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  • The most romantic thing to ever happen to me online

  • started out the way most things do:

  • without me, and not online.

  • On December 10, 1896, the man on the medal,

  • Alfred Nobel, died.

  • One hundred years later, exactly, actually,

  • December 10, 1996,

  • this charming lady, Wislawa Szymborska,

  • won the Nobel Prize for literature.

  • She's a Polish poet.

  • She's a big deal, obviously,

  • but back in '96, I thought I had never heard of her,

  • and when I checked out her work,

  • I found this sweet little poem,

  • "Four in the Morning."

  • "The hour from night to day.

  • The hour from side to side.

  • The hour for those past thirty..."

  • And it goes on, but as soon as I read this poem,

  • I fell for it hard,

  • so hard, I suspected we must have met

  • somewhere before.

  • Had I shared an elevator ride with this poem?

  • Did I flirt with this poem

  • in a coffee shop somewhere?

  • I could not place it, and it bugged me,

  • and then in the coming week or two,

  • I would just be watching an old movie,

  • and this would happen.

  • (Video) Groucho Marx: Charlie, you should have come to the first party.

  • We didn't get home till around four in the morning.

  • Rives: My roommates would have the TV on,

  • and this would happen.

  • (Music: Seinfeld theme)

  • (Video) George Costanza: Oh boy, I was up til four in the morning

  • watching that Omen trilogy.

  • Rives: I would be listening to music,

  • and this would happen.

  • (Video) Elton John: ♪ It's four o'clock in the morning, damn it. ♪

  • Rives: So you can see what was going on, right?

  • Obviously, the demigods of coincidence

  • were just messing with me.

  • Some people get a number stuck in their head,

  • you may recognize a certain name or a tune,

  • some people get nothing, but four in the morning

  • was in me now, but mildly,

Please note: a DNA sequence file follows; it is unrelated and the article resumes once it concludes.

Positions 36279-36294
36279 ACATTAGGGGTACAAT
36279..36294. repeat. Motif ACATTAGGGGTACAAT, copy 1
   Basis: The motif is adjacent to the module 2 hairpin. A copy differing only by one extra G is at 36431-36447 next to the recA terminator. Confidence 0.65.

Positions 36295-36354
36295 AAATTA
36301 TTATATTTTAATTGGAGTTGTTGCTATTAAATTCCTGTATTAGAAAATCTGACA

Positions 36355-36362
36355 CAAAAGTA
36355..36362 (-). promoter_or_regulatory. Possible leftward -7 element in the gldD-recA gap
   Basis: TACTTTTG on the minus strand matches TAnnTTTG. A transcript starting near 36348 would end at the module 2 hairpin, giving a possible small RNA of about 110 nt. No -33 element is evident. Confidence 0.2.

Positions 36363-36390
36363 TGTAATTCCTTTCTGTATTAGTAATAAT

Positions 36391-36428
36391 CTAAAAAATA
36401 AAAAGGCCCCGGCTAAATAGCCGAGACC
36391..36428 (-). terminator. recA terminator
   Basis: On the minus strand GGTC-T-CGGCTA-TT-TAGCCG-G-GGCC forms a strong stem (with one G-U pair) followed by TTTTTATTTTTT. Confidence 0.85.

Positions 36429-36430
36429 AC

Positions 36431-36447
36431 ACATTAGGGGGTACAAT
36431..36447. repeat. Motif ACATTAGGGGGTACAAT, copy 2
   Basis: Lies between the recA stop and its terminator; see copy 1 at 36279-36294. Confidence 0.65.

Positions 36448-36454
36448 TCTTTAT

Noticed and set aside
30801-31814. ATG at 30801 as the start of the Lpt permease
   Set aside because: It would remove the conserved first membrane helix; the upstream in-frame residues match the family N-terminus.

• like a groin injury.

  • I always assumed it would just go away

  • on its own eventually,

  • and I never talked about it with anybody,

  • but it did not, and I totally did.

  • In 2007, I was invited to speak at TED

  • for the second time,

  • and since I was still an authority on nothing,

  • I thought, what if I made a multimedia presentation

  • on a topic so niche

  • it is actually inconsequential

  • or actually cockamamie.

  • So my talk had some of my four in the morning examples,

  • but it also had examples

  • from my fellow TED speakers that year.

  • I found four in the morning in a novel

  • by Isabel Allende.

  • I found a really great one

  • in the autobiography of Bill Clinton.

  • I found a couple in the work of Matt Groening,

  • although Matt Groening told me later

  • that he could not make my talk

  • because it was a morning session

  • and I gather that he is not an early riser.

  • However, had Matt been there,

  • he would have seen this mock conspiracy theory

  • that was un-freaking-canny for me to assemble.

  • It was totally contrived

  • just for that room, just for that moment.

  • That's how we did it in the pre-TED.com days.

  • It was fun. That was pretty much it.

  • When I got home, though, the emails started coming in

  • from people who had seen the talk live,

  • beginning with, and this is still my favorite,

  • "Here's another one for your collection:

  • 'It's the friends you can call up at 4 a.m. that matter.'"

  • The sentiment is Marlene Dietrich.

  • The email itself was from another very

  • sexy European type,